It is now several years since an apparently incidental conversation … led my good friend, Miss Downing to place a number of Zion’s Watch Tower in my hands. Above I say incidental—I will now correct myself and say providential; for this I most firmly believe it to have been, inasmuch as from that day to this I have been … truly blessed, comforted, enlightened and strengthened. …

Is it not wonderful to observe the ways and means which God, by his Spirit, has been employing … in bringing numbers of his people into a clearer understanding of Bible truths, cleansing the Word, as it were, from the dust of centuries, bringing out things new as well as old to the forefront for examination, clinching and dovetailing its various books so that it can be seen that not a single one can in anyway be done without, and causing the whole Scripture to shine forth in all its undimmed glory …

In my humble opinion, your works … furnish the very best commentaries and helps I have met with, on the Scriptures texts and prophecies relating to the second coming of our Lord. I read them again and again with ever increasing pleasure.[cviii]

Fuller followed Miss Downing’s lead in withdrawing form previous church affiliation. Little information exists to illuminate his separation form the Methodists. A short statement is found in one history of the Methodist mission to China, saying: “Eventually he retired from the ministry, and we understand, as subsequently practiced successfully as a medical man.”[cix]
Fuller remained in Chefoo, supporting Calista Downing in her ministry. There is some slight evidence that Fuller wrote letters to other missionaries and circulated Watch Tower literature among them. In 1894 Fuller operated The Chefoo Dispensary and General Store and, though an English citizen, he served as American Vice-counsel in Chefoo.[cx] He died at Chefoo September 19, 1894.
It is to Horace Andrews Randle that we should refer a comment found in May 15, 1898, issue of Zion’s Watch Tower: “A shipment of Dawns and tracts of nearly six hundred pounds goes to China, to a brother, a missionary there, who has recently become interested in the harvest message and who believes that he sees opportunities for some of the elect to be sealed in that far off land.”[cxi]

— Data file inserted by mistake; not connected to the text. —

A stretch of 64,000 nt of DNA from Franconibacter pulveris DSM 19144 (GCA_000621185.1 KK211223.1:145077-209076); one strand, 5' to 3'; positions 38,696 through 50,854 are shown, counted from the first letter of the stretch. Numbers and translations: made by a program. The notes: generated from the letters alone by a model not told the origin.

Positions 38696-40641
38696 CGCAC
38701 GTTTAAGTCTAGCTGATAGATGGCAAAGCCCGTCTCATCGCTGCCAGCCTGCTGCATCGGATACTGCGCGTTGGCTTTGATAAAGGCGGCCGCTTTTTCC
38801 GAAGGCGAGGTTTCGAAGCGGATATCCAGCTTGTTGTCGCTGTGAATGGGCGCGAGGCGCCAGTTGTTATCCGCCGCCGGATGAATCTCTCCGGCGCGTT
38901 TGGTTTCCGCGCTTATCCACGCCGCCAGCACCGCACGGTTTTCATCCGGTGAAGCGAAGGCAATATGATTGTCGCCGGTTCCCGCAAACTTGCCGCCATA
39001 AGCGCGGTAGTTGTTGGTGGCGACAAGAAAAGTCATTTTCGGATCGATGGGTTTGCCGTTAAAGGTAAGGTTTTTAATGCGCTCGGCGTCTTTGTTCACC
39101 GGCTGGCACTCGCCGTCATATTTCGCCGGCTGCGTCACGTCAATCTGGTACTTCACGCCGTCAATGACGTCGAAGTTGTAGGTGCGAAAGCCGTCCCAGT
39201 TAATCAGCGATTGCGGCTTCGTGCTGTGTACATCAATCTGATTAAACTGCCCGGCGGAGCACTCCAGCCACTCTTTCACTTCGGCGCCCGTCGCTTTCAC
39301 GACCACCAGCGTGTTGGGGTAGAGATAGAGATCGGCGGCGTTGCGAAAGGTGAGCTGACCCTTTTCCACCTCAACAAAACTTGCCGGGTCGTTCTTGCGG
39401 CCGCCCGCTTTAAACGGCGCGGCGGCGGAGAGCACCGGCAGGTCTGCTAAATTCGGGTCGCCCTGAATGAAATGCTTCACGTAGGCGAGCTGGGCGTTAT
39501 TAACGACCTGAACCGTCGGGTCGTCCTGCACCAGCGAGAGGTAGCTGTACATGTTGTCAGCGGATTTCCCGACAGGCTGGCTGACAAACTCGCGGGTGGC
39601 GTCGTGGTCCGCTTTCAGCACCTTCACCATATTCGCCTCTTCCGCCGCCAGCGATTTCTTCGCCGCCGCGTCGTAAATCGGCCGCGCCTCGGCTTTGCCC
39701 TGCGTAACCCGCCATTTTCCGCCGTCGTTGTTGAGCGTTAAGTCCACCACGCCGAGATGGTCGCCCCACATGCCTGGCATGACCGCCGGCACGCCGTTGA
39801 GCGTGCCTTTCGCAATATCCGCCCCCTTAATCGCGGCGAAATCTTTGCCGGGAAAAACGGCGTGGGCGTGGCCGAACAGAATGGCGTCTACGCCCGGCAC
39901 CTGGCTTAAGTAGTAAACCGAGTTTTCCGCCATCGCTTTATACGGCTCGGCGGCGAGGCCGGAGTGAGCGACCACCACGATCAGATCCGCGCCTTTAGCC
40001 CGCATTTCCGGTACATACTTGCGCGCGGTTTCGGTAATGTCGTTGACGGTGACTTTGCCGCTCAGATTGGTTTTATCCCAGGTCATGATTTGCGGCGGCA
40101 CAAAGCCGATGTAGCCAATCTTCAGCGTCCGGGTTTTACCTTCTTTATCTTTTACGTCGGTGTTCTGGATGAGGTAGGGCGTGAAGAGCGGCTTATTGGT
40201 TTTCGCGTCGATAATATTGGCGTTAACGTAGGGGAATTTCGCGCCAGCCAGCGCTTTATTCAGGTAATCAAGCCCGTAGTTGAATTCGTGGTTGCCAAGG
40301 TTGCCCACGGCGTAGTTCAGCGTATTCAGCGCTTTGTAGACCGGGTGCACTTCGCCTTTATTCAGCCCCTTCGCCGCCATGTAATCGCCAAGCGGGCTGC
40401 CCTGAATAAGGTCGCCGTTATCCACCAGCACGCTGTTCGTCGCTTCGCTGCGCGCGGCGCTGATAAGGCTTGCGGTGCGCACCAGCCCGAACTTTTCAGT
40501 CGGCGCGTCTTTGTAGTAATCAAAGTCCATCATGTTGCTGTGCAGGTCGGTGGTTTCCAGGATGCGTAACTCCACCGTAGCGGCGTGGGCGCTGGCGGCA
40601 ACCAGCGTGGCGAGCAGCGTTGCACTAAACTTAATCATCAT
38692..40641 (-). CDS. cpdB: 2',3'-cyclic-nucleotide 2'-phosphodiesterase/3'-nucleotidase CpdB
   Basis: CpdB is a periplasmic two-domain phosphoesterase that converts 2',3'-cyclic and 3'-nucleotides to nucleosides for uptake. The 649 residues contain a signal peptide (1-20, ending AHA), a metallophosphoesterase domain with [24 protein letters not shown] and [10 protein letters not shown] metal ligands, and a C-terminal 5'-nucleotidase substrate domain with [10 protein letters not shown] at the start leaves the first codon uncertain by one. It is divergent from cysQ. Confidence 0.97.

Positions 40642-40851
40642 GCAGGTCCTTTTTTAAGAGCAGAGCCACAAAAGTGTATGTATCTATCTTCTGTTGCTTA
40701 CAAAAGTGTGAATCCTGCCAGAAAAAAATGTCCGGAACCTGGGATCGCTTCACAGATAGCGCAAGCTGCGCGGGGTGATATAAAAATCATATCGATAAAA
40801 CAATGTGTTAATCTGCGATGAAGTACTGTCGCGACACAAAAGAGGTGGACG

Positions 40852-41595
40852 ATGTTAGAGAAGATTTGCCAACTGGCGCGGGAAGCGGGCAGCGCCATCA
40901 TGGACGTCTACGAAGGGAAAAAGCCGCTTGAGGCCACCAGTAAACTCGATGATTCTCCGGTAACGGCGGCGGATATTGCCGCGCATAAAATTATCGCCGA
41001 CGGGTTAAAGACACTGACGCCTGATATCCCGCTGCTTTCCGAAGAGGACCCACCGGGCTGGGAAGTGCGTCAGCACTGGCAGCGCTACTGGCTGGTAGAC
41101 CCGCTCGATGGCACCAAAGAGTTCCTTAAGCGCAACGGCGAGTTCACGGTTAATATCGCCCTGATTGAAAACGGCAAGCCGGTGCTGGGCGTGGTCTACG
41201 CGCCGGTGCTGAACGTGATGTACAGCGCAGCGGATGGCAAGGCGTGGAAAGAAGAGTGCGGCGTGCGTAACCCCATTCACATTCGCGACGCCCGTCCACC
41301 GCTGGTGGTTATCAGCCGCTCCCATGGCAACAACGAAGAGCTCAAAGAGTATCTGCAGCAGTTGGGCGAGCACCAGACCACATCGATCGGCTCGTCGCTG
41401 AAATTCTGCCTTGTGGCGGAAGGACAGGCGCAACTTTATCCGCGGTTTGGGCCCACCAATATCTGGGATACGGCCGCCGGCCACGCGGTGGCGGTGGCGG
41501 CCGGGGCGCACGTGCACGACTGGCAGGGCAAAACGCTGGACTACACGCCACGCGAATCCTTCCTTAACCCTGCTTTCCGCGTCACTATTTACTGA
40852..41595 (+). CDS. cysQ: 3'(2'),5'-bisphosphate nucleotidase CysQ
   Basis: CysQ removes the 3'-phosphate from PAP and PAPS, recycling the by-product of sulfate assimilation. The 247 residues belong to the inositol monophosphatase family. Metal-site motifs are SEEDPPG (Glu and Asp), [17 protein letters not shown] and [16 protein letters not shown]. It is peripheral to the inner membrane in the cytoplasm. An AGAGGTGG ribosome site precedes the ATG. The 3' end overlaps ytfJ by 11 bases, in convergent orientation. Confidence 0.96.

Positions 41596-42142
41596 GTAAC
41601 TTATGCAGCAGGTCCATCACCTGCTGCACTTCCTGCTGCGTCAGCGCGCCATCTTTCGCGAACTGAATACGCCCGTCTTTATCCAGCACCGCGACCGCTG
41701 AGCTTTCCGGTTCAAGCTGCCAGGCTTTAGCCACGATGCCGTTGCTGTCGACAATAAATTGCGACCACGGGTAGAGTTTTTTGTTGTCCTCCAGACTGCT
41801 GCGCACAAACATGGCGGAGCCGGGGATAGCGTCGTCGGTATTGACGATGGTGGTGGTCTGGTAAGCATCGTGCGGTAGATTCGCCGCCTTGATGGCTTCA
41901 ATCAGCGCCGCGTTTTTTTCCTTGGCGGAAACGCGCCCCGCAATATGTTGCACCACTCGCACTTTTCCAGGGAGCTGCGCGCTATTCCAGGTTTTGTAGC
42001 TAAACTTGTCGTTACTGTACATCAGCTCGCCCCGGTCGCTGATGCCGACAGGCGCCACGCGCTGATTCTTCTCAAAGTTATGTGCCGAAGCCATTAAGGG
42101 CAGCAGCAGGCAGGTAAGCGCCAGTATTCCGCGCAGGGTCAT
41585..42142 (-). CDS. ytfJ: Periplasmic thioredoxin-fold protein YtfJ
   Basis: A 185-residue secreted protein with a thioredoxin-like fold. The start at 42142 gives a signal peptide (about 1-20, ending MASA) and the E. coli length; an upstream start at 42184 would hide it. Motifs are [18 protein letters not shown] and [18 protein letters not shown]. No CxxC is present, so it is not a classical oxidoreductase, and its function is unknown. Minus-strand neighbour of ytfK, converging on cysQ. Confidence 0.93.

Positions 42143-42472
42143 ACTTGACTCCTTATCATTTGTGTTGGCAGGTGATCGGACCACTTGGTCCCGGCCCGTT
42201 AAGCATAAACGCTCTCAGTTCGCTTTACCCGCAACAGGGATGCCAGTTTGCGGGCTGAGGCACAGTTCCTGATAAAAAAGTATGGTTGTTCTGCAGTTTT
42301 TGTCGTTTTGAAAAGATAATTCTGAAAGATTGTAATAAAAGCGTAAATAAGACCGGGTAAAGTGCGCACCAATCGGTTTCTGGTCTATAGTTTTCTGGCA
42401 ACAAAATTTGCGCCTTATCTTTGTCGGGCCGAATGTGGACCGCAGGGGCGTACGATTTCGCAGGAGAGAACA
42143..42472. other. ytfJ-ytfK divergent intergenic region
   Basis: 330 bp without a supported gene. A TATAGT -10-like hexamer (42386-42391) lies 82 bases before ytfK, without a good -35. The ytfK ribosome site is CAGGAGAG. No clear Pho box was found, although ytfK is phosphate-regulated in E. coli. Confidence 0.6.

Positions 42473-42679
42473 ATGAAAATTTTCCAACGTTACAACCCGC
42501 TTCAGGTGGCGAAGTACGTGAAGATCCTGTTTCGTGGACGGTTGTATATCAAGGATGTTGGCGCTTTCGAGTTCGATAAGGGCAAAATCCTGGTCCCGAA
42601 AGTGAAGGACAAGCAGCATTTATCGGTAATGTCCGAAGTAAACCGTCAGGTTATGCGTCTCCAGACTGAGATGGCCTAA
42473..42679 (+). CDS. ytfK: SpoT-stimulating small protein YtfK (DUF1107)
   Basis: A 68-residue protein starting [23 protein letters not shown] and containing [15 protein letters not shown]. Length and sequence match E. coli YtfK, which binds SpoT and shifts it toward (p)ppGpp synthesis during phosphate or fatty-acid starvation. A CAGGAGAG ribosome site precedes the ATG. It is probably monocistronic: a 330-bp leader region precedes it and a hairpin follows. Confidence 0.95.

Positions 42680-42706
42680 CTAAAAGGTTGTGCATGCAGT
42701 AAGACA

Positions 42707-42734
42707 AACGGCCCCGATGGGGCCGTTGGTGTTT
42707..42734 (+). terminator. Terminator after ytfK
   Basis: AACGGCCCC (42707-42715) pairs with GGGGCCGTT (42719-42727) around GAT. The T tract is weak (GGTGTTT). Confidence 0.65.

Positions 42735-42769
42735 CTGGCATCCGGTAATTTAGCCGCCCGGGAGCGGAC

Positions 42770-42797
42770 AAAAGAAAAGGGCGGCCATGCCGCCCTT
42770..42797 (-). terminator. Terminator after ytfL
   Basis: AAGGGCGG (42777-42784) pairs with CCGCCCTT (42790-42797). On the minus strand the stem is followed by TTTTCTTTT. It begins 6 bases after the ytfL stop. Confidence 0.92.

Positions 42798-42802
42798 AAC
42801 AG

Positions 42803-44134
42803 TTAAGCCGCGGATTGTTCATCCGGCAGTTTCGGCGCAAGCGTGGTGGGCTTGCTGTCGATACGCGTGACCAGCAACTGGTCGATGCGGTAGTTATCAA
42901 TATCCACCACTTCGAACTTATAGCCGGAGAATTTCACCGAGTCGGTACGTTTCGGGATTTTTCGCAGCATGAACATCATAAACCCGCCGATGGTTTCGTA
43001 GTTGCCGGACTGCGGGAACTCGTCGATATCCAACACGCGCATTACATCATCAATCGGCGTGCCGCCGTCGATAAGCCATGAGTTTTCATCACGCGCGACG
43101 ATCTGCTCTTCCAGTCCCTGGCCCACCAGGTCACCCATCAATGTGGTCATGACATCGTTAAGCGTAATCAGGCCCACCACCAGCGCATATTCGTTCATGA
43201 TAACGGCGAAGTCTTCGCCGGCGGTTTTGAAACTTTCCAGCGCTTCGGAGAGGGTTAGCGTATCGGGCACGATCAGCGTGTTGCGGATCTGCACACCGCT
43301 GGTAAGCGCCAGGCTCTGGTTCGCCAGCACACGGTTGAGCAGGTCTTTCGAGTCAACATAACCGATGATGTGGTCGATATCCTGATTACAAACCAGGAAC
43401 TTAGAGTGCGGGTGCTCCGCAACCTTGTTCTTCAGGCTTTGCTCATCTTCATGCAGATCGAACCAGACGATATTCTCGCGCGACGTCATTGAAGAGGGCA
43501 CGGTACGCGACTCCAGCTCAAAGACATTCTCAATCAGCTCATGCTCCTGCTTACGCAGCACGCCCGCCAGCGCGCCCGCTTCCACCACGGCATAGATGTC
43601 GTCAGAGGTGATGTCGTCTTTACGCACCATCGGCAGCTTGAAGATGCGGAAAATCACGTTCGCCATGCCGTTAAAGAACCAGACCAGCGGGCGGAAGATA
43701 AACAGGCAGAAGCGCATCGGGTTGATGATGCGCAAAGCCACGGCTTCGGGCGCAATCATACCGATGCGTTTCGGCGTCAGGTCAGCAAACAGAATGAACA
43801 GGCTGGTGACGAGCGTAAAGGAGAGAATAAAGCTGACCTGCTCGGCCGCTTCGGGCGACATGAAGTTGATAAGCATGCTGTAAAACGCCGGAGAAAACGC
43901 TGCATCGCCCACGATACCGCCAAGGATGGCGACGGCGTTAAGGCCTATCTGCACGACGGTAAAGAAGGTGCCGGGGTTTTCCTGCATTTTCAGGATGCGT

Horace Randle was another missionary to China converted through C. B. Downing’s work. Most of his history is more appropriate to another discussion since his interest came after the period of Watch Tower history we’re considering. He was born in 1854 in Chelsenham, Gloucester, England to William and Harriet Randle and was one of at least four children. His father is described in the 1861 Census Returns of England and Wales as a “corn dealer,” a grain wholesaler. The 1871 Census Returns report him as employed as a clerk and one of his sisters employed as a school mistress in a private religious school.
He was sent out by The China Inland Mission April 5, 1876, and arrived there on May 22nd of the same year. In March 1880 he married Ellen Boyd, also a missionary with The China Inland Mission.[cxii] She and her older sister Fanny Boyd arrived in 1878, and within eighteen months she and Horace Randle were married. Ellen was about three years his senior according to the 1871 Census.[cxiii]
Randle worked hard and cautiously to make converts. He found opposition to their work pervasive among the ruling and intellectual classes in China, and he made only slow progress:
During the nine years of my work in China I have been permitted to baptize thirty-three converts. I tell you these numbers, not because I wish to boast; it is a very small number, but it may show you, perhaps, the average of a man’s work. … We have the opposition of the literary classes and the mandarins. This we found to be universal. The character of the people and their reverence for old-time customs is a difficulty. The very construction of the language is a serious difficulty, and makes it by no means easy to express spiritual thoughts to the people. But Confucianism I consider to be the greatest obstruction; although the opium traffic, I should say, is the saddest.[cxiv]

In 1885 Randle was sent to the United States for medical training and he graduated with an M.D. His medical credentials are often listed as: “Horace A. Randle, M.D. (U.S.A)” and on that basis he was occasionally taken for an American. The listing was given in that form because the qualifications for an M.D. in the United States differed from those in the United Kingdom. After graduating from an American medical school he enrolled for similar education at Edinburgh, graduating from that program in 1888, and he and his family returned to China on November 16, 1888. In 1890 he moved to Chefoo.
He began preaching the Watch Tower message in the early 1890’s, making several trips to the United States to meet Russell and to preach. A brief article in the June 30, 1900, New York Times announced an address by him at the Harlem YMCA. By 1901 he was resident in England, the census of that year describing him as a “medical missionary preacher” associated with “Millennial Dawn Christians.”
Though associated through his medical work with a Baptist mission, he remained affiliated with The China Inland Mission. He formally resigned his association with them On April 20, 1894.
In the context of this history, the brief summary of his activity found in Jehovah’s Witnesses: Proclaimers of God’s Kingdom will suffice: